Our boat is docked in the Bluff House Resort and Marina on White Sound in Green Turtle Cay (pronounced, by the way, “key“). After two days here, I have a few thoughts. First of all, the staff is outstanding. Everyone – from Andrew the dockhand, to Cynthia, the manager, to our waitresses, to the front desk people – are so kind and helpful. I have nothing but positives to say about the people here. We’ve had multiple offers by staff members to transport us in their own personal vehicles (i.e., golf carts), if we needed a ride. We’ve had two meals at the Jolly Roger restaurant, lunch yesterday and dinner today. The food has been fantastic. The private beach associated with the resort is also beautiful and inviting. The wifi, for the most part, has been good with a reasonable signal. We have been kicked off a couple of times, but usually all is needed is to sign back in.
The negatives probably have as much to do with the season, than with the resort, although the facility has recently undergone a change in management and appears to have been poorly managed for some time. I was unaware that this is the slow season here in the Bahamas. Old Bahama Bay, at West End, had very few guests, which was surprising to me. The resort here at Bluff House has no guests at this time, and their are only four sailboats in the marina. I guess that the busy season kicks in the week after Christmas. Many cruisers are not allowed by their insurance company to be as far south as Florida until after December 1, due to Hurricane threats. Things really heat up, I am told, around the first week of January, and then everyone is busy into July. So, the negatives: The pool here has no water in it. It is being serviced and they are waiting on a pump to be brought in from the states. Since it is so slow, this is the time for maintenance and repairs. The beach bar/restaurant wasn’t open. Laundry is outrageously expensive (probably a Bahamian problem and not a Bluff House problem). Overall, however, we are pleased, especially for $499/month!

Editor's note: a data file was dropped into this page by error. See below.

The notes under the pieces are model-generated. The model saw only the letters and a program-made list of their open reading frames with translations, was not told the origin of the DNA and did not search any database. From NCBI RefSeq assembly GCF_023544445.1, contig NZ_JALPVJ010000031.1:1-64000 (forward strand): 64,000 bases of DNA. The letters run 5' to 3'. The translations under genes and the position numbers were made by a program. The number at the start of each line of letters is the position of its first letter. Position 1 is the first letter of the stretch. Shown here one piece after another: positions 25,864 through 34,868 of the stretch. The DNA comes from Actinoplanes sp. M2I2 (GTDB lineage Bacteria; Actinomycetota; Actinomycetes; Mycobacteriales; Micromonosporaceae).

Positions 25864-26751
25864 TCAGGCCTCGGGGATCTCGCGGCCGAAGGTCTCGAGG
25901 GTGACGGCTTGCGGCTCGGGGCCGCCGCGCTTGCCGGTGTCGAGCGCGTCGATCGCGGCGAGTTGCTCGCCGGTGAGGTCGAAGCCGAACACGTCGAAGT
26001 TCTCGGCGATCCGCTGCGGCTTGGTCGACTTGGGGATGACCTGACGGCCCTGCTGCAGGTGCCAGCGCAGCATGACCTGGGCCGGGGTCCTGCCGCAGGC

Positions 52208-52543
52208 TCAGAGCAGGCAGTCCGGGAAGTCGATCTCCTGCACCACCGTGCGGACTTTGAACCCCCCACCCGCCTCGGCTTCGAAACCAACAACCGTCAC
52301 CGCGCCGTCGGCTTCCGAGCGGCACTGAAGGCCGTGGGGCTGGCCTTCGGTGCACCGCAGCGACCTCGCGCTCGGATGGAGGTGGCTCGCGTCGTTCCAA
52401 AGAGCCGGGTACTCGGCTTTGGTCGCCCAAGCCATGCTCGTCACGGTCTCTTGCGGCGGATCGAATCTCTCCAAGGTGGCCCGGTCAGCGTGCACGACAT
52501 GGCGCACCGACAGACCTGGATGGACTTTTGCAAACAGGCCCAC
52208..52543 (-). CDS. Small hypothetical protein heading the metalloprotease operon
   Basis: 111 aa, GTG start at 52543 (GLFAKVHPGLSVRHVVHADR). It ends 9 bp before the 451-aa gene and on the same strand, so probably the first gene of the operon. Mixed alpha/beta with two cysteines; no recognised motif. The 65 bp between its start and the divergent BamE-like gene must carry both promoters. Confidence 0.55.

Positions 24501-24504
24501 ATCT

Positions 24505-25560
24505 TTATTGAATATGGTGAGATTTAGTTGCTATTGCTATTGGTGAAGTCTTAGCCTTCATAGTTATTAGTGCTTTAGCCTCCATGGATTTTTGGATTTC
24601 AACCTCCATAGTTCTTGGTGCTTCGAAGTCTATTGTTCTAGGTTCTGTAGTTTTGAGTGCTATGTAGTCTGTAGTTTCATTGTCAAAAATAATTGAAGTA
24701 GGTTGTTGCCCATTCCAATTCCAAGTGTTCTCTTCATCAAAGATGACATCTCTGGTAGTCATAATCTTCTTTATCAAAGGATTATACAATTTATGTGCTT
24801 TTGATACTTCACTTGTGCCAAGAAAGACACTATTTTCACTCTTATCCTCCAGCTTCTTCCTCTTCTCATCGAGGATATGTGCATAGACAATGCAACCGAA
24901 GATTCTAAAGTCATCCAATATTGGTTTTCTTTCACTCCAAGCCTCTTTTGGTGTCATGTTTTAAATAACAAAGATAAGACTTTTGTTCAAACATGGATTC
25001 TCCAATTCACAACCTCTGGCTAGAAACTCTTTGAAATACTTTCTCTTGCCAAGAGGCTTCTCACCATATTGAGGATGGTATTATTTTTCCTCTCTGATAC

Today, one of the helpful staff members took us over to Green Turtle Club where we rented a Golf Cart for the day. Golf carts are the preferred means of getting around on the island, which is only 3 miles long and 1/2 mile wide. Green Turtle Cay was founded in the 1700s by New England Settlers, loyalists (those who were loyal to the Crown during the American Revolution) who fled here after the colonies emerged victorious. They were granted land here by King George for their loyalty. Many of the homes in New Plymouth, the main town on the island, have a New England appearance. We took the golf cart into New Plymouth (the main town on the island, parked it and walked around town for a bit.
Our first stop was the almost 200 year-old Albert Lowe museum. Albert was a well-respected carver of model boats and his son, Alton, is a well-known Bahamian artist. The museum had several works of each man as well as information on the history of the island. The decor was 18th/early 19th century. After leaving the museum, we walked through the entire town (which didn’t take long), stopping at the grocery store for a snack, the local cemetery to satisfy my morbid curiosity, and, of course, at Miss Emily’s Blue Bee Bar, (on the recommendation of Capt. Roy Rogers), which was started by Miss Emily a year before my birth, 1957 . There we partook of the famous Goombay Smash, a delicious tropical concoction invented in this small little bar in the 1960s. Unfortunately, Miss Emily’s daughter, who now runs the place, would not divulge the recipe.
On the way back to Bluff House, we made several stops along the Atlantic side of the island, taking in the breathtaking beauty of the blue-green waters, soft sandy beaches, and majestic breaking waves. It truly was what one imagines when one thinks of a tropical paradise. After returning to Beatitude, we did a few odds and ends in preparation for our departure back to the U.S. the following day. We had a final delicious Bahamian dinner at the Jolly Roger and retired to the boat.